Prodan recommended purchasing wines with the BC Vintners Quality Alliance (BC VQA), which means that it was produced in British Columbia.

“The end value product is a beautiful bottle of wine, but it’s the same dirt and hard, Mother Nature effective process that every farmer goes through. So buying a BC VQA wine not only ensures you have a quality product, but you’re also supporting agriculture and buying locally here in the province,” he said.

Wine and Vineyards

Just Posted

Okanagan Lake (File photo)
Thompson-Okanagan ready to welcome back tourists

The Thompson-Okanagan Tourism Association expects this summer to be a busy one

A committee held its first meeting on June 9 to consider opionions for incorporation of the community of Okanagan Falls. At present, Okanagan Falls is the largest unincorporated community within the Regional District of Okanagan-Similkameen. (Contributed)
Study begins for Okanagan Falls incorporation

Committee held first meeting on June 9

A for sale sign is shown in by new homes in Beckwith, Ont., just outside Ottawa, on Wednesday, Jan. 11, 2018. THE CANADIAN PRESS/Sean Kilpatrick
Thompson-Okanagan population grew despite COVID-19: report

The Chartered Professional Accountants of BC said there are 8,462 new residents in the region

File photo
Princeton mayor ready to support referendum if proposal for $7 million loan gets defeated

A proposal to borrow $7 million to fix town infrastructure may well… Continue reading

Directors and alternate directors at the Regional District of Okanagan-Similkameen received nearly $560,000 in remuneration and expenses in 2020, according to the Statement of Financial Information. (Black Press file photo)
Almost $560,000 in remuneration for Regional District of Okanagan-Similkameen board

Costs of directors and alternate directors outlined in Statement of Financial Information

Maxwell Johnson is seen in Bella Bella, B.C., in an undated photo. The Indigenous man from British Columbia has filed complaints with the B.C. Human Rights Tribunal and the Canadian Human Rights Commission after he and his granddaughter were handcuffed when they tried to open a bank account. THE CANADIAN PRESS/HO-Heiltsuk Nation, Damien Gillis, *MANDATORY CREDIT*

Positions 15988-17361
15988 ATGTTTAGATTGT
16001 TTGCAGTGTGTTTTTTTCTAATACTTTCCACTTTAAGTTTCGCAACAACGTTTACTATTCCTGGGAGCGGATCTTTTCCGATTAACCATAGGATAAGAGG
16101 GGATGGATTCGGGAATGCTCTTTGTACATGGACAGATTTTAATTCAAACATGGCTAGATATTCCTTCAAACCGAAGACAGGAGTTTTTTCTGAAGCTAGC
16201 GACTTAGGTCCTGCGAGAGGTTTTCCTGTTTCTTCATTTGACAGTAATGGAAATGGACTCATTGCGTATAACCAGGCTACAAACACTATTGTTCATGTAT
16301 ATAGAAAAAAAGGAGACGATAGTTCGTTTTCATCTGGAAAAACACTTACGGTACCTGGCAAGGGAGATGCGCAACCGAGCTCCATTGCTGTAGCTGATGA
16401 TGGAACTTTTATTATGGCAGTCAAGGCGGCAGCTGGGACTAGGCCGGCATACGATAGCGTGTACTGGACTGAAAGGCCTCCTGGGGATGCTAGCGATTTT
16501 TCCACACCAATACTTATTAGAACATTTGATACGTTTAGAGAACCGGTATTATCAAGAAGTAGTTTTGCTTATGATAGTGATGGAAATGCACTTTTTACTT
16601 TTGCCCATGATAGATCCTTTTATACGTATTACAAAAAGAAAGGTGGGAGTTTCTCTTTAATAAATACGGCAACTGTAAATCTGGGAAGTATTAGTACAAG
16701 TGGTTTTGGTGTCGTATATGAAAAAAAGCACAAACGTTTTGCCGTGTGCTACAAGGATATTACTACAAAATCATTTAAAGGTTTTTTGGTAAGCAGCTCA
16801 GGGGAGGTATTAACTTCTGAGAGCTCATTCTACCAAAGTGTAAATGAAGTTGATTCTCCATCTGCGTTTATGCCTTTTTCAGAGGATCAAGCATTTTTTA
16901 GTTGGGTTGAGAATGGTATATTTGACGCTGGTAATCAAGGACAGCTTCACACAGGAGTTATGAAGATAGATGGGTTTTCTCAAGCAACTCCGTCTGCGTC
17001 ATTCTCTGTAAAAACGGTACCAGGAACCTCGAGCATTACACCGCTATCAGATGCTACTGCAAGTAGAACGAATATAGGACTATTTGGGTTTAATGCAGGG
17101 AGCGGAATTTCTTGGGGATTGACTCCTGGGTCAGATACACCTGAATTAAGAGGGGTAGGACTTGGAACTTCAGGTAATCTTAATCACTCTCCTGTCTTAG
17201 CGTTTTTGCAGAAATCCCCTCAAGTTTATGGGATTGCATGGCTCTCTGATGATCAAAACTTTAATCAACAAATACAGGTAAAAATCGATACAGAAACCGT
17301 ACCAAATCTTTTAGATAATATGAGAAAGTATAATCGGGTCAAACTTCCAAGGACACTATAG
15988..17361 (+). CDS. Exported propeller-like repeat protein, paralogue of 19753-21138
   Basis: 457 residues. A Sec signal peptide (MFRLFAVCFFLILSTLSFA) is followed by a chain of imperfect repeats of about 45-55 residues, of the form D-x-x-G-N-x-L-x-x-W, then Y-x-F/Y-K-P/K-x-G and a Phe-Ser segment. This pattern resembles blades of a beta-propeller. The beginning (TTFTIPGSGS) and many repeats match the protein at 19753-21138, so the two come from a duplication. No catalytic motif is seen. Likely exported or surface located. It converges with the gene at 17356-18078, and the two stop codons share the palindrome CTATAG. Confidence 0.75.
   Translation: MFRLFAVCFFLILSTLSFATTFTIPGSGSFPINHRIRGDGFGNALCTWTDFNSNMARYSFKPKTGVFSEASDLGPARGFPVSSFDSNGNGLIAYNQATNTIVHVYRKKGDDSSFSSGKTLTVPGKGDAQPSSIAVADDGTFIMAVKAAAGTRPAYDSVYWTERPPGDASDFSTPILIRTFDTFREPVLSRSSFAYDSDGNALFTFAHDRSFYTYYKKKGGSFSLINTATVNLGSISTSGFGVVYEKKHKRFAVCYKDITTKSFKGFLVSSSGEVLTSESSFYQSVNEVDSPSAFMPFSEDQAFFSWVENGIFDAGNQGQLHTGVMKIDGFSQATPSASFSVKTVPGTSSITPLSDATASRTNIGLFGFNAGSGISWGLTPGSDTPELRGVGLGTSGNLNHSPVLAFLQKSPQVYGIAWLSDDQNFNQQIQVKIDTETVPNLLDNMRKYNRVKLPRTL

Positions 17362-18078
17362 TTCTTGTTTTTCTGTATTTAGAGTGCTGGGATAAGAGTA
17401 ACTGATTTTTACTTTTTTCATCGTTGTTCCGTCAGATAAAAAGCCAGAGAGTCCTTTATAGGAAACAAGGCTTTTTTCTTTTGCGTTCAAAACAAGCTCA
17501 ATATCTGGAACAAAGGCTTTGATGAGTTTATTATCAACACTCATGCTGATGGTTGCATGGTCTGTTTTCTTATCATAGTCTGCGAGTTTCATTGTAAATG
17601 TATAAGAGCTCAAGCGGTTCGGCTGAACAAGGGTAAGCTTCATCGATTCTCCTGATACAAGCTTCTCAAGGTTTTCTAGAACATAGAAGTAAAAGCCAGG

VIDEO: Chiefs join human rights case of Indigenous man handcuffed by police in B.C. bank

Maxwell Johnson said he wants change, not just words, from Vancouver police

Tk’emlups te Secwepemc Chief Rosanne Casimir stands outside the former Kamloops Indian Residential School after speaking to reporters, in Kamloops, B.C., on Friday, June 4, 2021.THE CANADIAN PRESS/Darryl Dyck
Kamloops chief says more unmarked graves will be found across Canada

Chief Rosanne Casimir told a virtual news conference the nation expects to release a report at the end of June

Vernon Courthouse. (Jennifer Smith - Morning Star)
Sentencing delayed in North Okanagan child pornography case

Man who pleaded guilty to possessing child pornography will have new sentence date fixed next week

A woman wears a vaccinated sticker after receiving a COVID-19 vaccine at a vaccination clinic run by Vancouver Coastal Health, in Richmond, B.C., Saturday, April 10, 2021. THE CANADIAN PRESS/Jonathan Hayward
B.C. ranks among highest in world in COVID-19 first-dose shots: health officials

More than 76% of eligible people have received their 1st shot

People decided to tag Skaha Bluffs rocks which the Ministry has to go in and now clean up. (Facebook)
Bluffs at popular Penticton rock climbing park defaced

Ministry of Environment is going to clean it up

A screenshot of the First Peoples Cultural Councils First Peoples’ Map. (First Peoples Cultural Council)
Online resource blends B.C.-Alberta’s Indigenous languages, art and culture

Advisor says initiative supports the urgent need to preserve Indigenous languages

An artists conception of the new terminal building at the Pitt Meadows Regional Airport.
Air travel taking off in B.C., but lack of traffic controllers a sky-high concern

There will be demand for more air traffic controllers: Miller

Canadian Armed Forces experts are on their way to North Vancouver after a local homeowner expressed worry about a military artifact he recently purchased. (Twitter DNV Fire and Rescue)
Military called in to deal with antique ‘shell’ at North Vancouver home

‘The person somehow purchased a bombshell innocently believing it was an out-of-commission military artifact’

Most Read